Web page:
Selecting South Korea’s next president is the most immediate task. It will fill a prolonged leadership vacuum. But progressives and especially conservatives have numerous rifts to overcome to select quality candidates.

Although progressives will probably capture the presidency, their challenge will be to unite behind a single candidate. Polls indicate that the crowded field of candidates is led by Moon Jae-in, a progressive who lost the 2012 election to Park. Ahn Hee-jung, a governor and “hope and change” candidate, is a credible competitor. Ahn may be more palatable to the United States. He has expressed support for the deployment of a U.S. missile defense system (THAAD) in South Korea, sanctions on North Korea, and a cautious approach to engaging the North.

On the conservative side, the remnants of the ruling party have yet to coalesce around a candidate. Hwang may run for president, but the parties on the right are deeply divided and he is tainted by association with Park. Former U.N. secretary general Ban Ki-moon was expected to run as a conservative, but he withdrew.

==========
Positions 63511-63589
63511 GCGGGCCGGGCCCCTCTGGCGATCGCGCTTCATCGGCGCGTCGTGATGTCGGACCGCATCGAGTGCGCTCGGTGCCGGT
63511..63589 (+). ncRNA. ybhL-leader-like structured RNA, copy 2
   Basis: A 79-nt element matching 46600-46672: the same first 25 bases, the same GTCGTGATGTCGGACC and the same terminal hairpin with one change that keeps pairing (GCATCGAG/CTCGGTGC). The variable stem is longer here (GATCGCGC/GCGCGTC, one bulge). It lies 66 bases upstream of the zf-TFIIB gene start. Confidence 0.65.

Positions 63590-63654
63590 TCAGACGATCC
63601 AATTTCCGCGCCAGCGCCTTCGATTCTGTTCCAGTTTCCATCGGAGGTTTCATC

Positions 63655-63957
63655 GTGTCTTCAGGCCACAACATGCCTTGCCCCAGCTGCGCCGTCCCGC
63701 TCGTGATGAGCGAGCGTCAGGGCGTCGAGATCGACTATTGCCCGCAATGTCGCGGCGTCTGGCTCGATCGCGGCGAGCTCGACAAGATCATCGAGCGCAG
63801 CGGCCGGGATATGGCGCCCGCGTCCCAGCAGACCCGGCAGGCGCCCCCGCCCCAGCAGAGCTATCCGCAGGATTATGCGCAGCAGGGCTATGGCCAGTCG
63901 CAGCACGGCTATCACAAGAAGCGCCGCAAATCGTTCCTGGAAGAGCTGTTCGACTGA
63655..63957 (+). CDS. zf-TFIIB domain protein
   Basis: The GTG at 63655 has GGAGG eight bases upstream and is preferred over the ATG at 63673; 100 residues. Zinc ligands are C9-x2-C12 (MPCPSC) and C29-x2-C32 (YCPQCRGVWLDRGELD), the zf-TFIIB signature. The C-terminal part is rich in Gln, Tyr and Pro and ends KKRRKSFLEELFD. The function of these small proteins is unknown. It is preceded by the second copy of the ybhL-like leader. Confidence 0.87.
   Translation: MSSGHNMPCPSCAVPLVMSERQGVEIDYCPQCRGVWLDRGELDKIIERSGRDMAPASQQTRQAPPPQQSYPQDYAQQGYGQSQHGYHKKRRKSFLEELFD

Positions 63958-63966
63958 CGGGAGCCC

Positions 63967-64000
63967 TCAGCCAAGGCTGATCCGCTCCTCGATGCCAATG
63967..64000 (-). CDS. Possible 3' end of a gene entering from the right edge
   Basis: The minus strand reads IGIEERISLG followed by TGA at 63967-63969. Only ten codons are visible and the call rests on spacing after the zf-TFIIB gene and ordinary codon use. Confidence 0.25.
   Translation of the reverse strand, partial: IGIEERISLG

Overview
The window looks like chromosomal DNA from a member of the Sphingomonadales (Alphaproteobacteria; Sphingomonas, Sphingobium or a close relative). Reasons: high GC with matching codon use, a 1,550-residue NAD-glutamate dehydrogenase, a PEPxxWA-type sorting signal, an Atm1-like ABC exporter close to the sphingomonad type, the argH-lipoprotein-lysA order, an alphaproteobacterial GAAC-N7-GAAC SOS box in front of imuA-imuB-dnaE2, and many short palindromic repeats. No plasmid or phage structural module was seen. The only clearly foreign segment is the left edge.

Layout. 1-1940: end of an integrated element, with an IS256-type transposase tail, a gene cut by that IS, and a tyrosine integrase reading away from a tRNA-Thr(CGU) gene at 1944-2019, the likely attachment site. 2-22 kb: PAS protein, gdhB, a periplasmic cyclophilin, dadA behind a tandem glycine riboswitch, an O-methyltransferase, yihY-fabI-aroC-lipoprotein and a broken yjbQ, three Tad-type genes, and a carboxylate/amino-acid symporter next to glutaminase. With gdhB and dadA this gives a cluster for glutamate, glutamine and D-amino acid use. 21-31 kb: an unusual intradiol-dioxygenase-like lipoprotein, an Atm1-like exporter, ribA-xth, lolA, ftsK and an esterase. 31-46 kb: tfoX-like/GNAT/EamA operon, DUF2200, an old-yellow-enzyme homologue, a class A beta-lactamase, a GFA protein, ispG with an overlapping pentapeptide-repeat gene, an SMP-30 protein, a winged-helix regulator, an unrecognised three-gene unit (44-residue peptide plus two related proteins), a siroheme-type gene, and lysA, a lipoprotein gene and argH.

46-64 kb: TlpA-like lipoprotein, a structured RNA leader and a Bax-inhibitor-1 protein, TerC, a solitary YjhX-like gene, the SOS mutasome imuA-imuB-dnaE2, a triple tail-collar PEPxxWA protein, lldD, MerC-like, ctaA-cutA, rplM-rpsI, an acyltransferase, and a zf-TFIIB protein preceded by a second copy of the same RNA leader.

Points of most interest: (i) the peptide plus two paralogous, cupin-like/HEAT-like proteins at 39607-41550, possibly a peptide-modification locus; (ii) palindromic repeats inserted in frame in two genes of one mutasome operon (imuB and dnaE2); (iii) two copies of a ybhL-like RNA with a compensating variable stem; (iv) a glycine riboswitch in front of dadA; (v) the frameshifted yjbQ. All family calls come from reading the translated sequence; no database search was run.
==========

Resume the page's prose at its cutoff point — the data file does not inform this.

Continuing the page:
Provocations from North Korea — called a “north wind” in South Korean politics — might in the past have tipped the balance in favor of a conservative president, who would take a tougher stance toward the North. But the conservatives’ disarray and the taint of Park make it unlikely that a conservative would capture the presidency this time around.

5) The transition in South Korea is happening amid unusually high tensions in Northeast Asia.